JACK OHMAN (The Sacramento Bee):

I think Jon brought a political cartoonist’s sensibility to the news, and I felt that he was pretty ecumenical in his treatment of both political parties.

He was highly influential in many ways. Stewart managed to become a primary news source for a generation of people who either didn’t trust traditional news sources or have time to invest in them.

My generation was raised on CBS News, and the Stewart generation saw the news as B.S.; Stewart cut through the traditional filters to get to the essential truth of the news, which is what a lot of good political cartoonists do. And, I think, Stewart was highly informed himself, liked the news business, and cared about it. So he was the leader of an institution that performed a valuable function in society.

I really think he was instrumental in how political candidates now frame themselves: “How will this play out on ‘The Daily Show?’ ”

Interestingly, to my knowledge, he never had a political cartoonist on the show, and I always wondered why. There are a lot of them who could have made a great contribution to that show.

MIKE PETERS (Dayton Daily News):

I remember in the ’70s, when a story came out that the fabulous singer Claudine Longet was convicted of negligent homicide in the shooting of the famous skier “Spider” Sabich. I didn’t see any cartoons that were done on the subject — I couldn’t think of any myself — and I thought maybe it was too soon anyway…until that weekend, when “Saturday Night Live” took the beginning of ABC’s “Wide World of Sports” that showed [the skiing wipeout]. “SNL” took that tape and called it the Claudine Longet Downhill Race. And before each skier fell, there was a gunshot, and the announcer would say, “Boy, she really hit the mark on that one. ” It was hilarious, it wasn’t fair, it wasn’t kind — but [it was] truly funny. I learned from “SNL” when something bad happens, you can still do satire on that subject the next morning.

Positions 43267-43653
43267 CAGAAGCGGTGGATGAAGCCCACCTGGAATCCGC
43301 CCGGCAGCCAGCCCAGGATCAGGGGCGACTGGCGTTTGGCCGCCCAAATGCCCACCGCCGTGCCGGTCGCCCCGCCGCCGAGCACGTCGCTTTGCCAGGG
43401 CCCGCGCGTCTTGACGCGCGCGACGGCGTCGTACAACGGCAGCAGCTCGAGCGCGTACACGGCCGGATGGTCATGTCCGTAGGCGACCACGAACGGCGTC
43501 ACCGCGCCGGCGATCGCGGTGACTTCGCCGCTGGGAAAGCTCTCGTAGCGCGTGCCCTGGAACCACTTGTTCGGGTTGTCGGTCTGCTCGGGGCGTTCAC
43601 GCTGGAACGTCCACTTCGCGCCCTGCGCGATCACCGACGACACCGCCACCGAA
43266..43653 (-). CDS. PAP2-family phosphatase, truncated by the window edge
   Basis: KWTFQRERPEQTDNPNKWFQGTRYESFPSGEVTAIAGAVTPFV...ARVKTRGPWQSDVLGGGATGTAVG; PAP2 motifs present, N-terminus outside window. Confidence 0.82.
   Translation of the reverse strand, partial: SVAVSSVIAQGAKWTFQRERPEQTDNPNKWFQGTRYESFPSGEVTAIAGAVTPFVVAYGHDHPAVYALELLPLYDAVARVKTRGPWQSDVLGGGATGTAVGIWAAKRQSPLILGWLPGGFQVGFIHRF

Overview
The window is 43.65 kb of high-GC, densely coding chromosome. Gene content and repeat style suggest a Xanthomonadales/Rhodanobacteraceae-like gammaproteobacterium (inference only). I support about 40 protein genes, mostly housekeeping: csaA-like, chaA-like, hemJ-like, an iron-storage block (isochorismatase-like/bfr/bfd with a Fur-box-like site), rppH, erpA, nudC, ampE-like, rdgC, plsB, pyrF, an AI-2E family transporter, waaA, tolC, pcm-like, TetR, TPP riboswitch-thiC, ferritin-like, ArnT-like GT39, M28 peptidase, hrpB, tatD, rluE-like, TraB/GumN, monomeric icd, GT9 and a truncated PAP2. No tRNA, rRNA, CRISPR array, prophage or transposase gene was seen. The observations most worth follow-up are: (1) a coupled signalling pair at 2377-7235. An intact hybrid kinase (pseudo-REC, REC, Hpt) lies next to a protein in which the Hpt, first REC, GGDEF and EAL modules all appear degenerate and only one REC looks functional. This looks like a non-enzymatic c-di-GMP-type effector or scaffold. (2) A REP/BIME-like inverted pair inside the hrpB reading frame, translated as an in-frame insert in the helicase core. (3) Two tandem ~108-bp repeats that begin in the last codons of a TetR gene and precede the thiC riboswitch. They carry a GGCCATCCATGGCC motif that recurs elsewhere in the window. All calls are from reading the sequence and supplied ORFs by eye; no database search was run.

That’s what Jon Stewart has been teaching us for the last 16 years. He’s brilliant, funny and spot-on. Nothing is untouchable and after all these years, I’m still learning from a master.

Thank you, Jon, You will be dearly missed.

JOEL PETT (Lexington Herald Leader):

I don’t think “The Daily Show” has affected the way I work, except maybe to push me to try and keep my tongue in the same “league of cheek” as his writers. And yes, I think pretty much all mockery of power is positive for the republic.

It’s no secret that comedians have long been constructing mega-mansions on chunks of satirical real estate that were once squatted on by editorial cartoonists. Our best efforts aside, George H.W. Bush’s simpy, “not-gunhh-dewit” caricature was all Dana Carvey, and that was nearly three decades ago. It was particularly telling for me that in the [2013] documentary about the great Washington Post cartoonist Herblock, both Jon Stewart and Lewis Black got a lot of airtime, as the clear heirs apparent, at least in the view of the filmmakers, to Herb’s legacy.

As an ardent fan of a slew of political comics, it’s with a begrudging respect that I cede the main course of this feast.

But I and the 50 or so newspaper editorial cartoonists still working continue to relish the crumbs.

JEN SORENSEN (The Austin Chronicle et al.):

It probably goes without saying that I’ve been a longtime fan of “The Daily Show” [and “Colbert Report"]. Those shows shared a similar sensibility to that of many alternative political cartoons, and the writing could be super-smart and inspiring. I often found myself watching them online just to make sure I wasn’t duplicating something they’d already done. That was always my second thought after coming up with a good idea: “Better make sure Jon Stewart didn’t do that this week!”

In some ways, “The Daily Show” felt complementary to my own work, in that it whet people’s appetite for political humor. At other moments, it felt a bit like competition, particularly when websites would devote regular real estate to embedded video clips that might have gone to a political cartoonist in a previous [non-digital] era. I don’t think I lost any gigs over that, but it was hard not to think about sometimes.

As far as America’s larger political dialogue is concerned, “The Daily Show With Jon Stewart” has been invaluable. It was an education in U.S. politics, with jokes. I do feel like his departure is the end of an era.